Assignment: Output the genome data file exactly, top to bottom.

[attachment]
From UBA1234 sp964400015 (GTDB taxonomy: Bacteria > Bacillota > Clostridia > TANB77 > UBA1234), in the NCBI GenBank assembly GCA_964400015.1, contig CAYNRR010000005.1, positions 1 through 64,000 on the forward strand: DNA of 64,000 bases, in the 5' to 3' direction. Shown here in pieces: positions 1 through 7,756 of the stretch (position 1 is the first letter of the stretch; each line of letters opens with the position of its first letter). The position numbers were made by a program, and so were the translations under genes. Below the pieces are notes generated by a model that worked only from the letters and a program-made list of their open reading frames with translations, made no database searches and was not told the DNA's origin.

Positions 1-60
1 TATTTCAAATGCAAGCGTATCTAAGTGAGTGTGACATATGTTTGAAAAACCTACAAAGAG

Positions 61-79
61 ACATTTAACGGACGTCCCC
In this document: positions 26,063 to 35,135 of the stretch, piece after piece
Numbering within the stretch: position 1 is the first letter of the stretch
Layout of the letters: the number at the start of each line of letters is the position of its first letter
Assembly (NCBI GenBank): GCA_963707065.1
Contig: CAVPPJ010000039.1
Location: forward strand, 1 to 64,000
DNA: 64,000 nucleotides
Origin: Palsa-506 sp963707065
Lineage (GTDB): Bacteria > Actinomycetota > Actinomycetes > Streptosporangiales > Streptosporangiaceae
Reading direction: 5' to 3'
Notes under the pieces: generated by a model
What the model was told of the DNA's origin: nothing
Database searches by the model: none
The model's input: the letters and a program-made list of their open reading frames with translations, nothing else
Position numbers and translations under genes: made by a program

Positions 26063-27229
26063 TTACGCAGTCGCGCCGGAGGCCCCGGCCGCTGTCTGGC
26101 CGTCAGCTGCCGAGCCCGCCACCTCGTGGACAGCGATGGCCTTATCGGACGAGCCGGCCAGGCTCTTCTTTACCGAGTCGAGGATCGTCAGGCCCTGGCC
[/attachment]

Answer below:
From UBA1234 sp964400015 (GTDB taxonomy: Bacteria > Bacillota > Clostridia > TANB77 > UBA1234), in the NCBI GenBank assembly GCA_964400015.1, contig CAYNRR010000005.1, positions 1 through 64,000 on the forward strand: DNA of 64,000 bases, in the 5' to 3' direction. Shown here in pieces: positions 1 through 7,756 of the stretch (position 1 is the first letter of the stretch; each line of letters opens with the position of its first letter). The position numbers were made by a program, and so were the translations under genes. Below the pieces are notes generated by a model that worked only from the letters and a program-made list of their open reading frames with translations, made no database searches and was not told the DNA's origin.

Positions 1-60
1 TATTTCAAATGCAAGCGTATCTAAGTGAGTGTGACATATGTTTGAAAAACCTACAAAGAG

Positions 61-79
61 ACATTTAACGGACGTCCCC
In this document: positions 26,063 to 35,135 of the stretch, piece after piece
Numbering within the stretch: position 1 is the first letter of the stretch
Layout of the letters: the number at the start of each line of letters is the position of its first letter
Assembly (NCBI GenBank): GCA_963707065.1
Contig: CAVPPJ010000039.1
Location: forward strand, 1 to 64,000
DNA: 64,000 nucleotides
Origin: Palsa-506 sp963707065
Lineage (GTDB): Bacteria > Actinomycetota > Actinomycetes > Streptosporangiales > Streptosporangiaceae
Reading direction: 5' to 3'
Notes under the pieces: generated by a model
What the model was told of the DNA's origin: nothing
Database searches by the model: none
The model's input: the letters and a program-made list of their open reading frames with translations, nothing else
Position numbers and translations under genes: made by a program

Positions 26063-27229
26063 TTACGCAGTCGCGCCGGAGGCCCCGGCCGCTGTCTGGC
26101 CGTCAGCTGCCGAGCCCGCCACCTCGTGGACAGCGATGGCCTTATCGGACGAGCCGGCCAGGCTCTTCTTTACCGAGTCGAGGATCGTCAGGCCCTGGCC